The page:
So you’re sat with your kitchen designer. You have a list at the ready of items you want. Whether that’s a cooker, a style of cabinets or the latest sink on the market. The one item people don’t usually have on there? An extractor.
Now, hear us out. We know hoods aren’t the most exciting products for some people, but this could be a deal breaker at your next evening dinner. Picture this, you have evening guests around. You’re cooking a beautiful Cajun salmon with rosemary sweet potato wedges. The smoke from the salmon is quickly filling up the room, and with the right extractor this is no problem. But get the extractor wrong and that lovely smell of cajun salmon starts to soak into your guests clothes making your brand new show stopping kitchen into a vacant room.
At Faber we have four essential steps to consider when advising someone on choosing their extractor hood:
1. Re-circulated or Ducted?
We hear you, what does this mean? This is the method of how the fumes from your cooking are dealt with.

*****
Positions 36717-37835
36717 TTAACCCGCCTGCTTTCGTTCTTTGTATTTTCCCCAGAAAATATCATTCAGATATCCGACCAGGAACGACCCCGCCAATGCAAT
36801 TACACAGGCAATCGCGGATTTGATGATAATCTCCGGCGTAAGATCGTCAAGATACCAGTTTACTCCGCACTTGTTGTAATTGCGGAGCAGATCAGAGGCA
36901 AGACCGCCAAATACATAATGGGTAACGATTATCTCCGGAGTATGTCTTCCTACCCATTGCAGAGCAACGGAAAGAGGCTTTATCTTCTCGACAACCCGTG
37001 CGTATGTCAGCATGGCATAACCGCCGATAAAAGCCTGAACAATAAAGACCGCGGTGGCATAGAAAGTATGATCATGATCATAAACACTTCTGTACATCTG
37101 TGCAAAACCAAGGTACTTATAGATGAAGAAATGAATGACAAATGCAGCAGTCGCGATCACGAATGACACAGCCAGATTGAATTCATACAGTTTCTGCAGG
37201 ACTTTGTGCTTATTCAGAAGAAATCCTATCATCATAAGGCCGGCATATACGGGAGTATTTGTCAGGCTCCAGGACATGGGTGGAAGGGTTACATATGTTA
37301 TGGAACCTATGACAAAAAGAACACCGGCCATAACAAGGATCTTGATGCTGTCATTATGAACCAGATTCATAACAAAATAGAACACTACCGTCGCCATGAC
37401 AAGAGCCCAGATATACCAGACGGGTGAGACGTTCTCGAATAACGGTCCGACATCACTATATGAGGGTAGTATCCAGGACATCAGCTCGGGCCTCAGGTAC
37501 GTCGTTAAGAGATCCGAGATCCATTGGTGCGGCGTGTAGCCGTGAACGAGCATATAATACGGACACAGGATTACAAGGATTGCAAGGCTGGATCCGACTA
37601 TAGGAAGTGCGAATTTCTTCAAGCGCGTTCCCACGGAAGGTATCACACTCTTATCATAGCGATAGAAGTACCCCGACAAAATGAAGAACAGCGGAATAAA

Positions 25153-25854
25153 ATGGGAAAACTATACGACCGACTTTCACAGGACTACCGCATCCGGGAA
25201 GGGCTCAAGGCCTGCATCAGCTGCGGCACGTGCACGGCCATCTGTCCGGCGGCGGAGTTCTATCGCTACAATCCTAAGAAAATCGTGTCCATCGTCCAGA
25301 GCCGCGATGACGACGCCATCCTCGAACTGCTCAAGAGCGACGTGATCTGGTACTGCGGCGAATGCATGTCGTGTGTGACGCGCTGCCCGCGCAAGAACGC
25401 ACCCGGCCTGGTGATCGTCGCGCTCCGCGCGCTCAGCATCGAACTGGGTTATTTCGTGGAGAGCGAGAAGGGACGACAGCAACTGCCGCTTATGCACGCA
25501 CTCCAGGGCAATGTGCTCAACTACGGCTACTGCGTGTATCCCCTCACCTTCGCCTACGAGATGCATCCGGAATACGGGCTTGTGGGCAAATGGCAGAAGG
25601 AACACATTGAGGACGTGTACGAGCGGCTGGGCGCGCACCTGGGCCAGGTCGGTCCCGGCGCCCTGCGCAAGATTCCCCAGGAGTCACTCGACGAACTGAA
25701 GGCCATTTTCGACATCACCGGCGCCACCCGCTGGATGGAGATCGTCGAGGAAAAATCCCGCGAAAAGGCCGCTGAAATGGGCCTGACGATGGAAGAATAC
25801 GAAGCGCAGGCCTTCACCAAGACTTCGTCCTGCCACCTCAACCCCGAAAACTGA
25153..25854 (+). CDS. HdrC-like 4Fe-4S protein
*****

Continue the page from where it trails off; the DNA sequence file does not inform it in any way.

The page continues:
- Re-circulated hoods are when a carbon filter is fiOed inside the hood and cleans the extracted cooking air before expelling it back into the kitchen.
Ducted hoods are the most effecCve at extracCng cooker fumes, odours and steam as the air is drawn directly outside. DucCng is more visual but is usually hidden by a chimney which we provide. Not every hood has both options - so this is something to consider before setting your heart on a parCcular style.
2. Size of your hood
When selecCng the size of the hood you need to consider the hob beneath. We give out a general rule of thumb that your hood should be at least the same width as the hob. However, some hoods have perimeter extracCon technology meaning your hood may be smaller than the hob. This is something we would advise you to look further into
3. Size of your room
In simple terms the bigger your room is, the higher extracCon rate your hood will need to do it’s job correctly. The extracCon rate is determined by the volume of your kitchen and the concept that a cooker hood working correctly will change the air approximately 10 Cmes an hour.
At Faber we recommend this simple formula is used to work out the minimum extracCon rate for your kitchen.
Minimum Extrac9on Rate = Kitchen M2 X Kitchen Heigh (M) x 10 Changes of air
Working out a hood that works effecCvely on the lowest seQng is important to reflect you using on a normal daily basis.
Finally, the easy part. The final decision is the style, ensuring it suits your beautifully designed kitchen. This could be anything from a show stopping island hood, a contemporary wall hood, a flush ceiling hood or an invisible integrated hood.
There we have it. You are now you’re fully equipped to pick the perfect hood for your stunning new kitchen. Enjoy, and good luck!